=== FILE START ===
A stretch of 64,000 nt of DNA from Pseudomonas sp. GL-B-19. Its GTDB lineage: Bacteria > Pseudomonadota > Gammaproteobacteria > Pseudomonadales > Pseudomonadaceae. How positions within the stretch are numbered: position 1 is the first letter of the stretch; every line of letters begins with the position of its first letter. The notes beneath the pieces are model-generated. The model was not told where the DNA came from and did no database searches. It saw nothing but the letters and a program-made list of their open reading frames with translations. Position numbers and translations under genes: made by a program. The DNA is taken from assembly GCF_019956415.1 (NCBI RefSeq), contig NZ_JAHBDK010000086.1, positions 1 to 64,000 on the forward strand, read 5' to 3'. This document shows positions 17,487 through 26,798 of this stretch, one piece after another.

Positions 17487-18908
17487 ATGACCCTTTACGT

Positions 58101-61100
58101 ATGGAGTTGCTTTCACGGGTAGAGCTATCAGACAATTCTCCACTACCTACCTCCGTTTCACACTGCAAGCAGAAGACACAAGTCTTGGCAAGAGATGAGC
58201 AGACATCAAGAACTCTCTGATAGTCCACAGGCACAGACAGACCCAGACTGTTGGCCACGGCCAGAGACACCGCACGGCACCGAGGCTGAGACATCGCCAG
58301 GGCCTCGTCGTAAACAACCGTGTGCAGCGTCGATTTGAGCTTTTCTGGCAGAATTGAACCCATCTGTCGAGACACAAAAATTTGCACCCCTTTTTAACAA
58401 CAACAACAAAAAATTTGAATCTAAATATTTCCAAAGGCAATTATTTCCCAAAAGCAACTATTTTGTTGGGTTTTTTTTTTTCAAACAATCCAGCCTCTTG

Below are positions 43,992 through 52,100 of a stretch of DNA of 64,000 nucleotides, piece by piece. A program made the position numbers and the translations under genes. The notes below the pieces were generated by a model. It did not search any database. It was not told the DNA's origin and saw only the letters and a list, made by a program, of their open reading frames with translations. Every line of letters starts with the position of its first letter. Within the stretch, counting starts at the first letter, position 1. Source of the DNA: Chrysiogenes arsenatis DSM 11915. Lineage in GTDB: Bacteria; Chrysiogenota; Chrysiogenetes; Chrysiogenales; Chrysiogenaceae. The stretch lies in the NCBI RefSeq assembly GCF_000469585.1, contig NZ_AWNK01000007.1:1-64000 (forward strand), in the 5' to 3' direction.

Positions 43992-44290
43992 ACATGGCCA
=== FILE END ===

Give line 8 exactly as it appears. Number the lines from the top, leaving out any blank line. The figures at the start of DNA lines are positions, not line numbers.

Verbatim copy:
58401 CAACAACAAAAAATTTGAATCTAAATATTTCCAAAGGCAATTATTTCCCAAAAGCAACTATTTTGTTGGGTTTTTTTTTTTCAAACAATCCAGCCTCTTG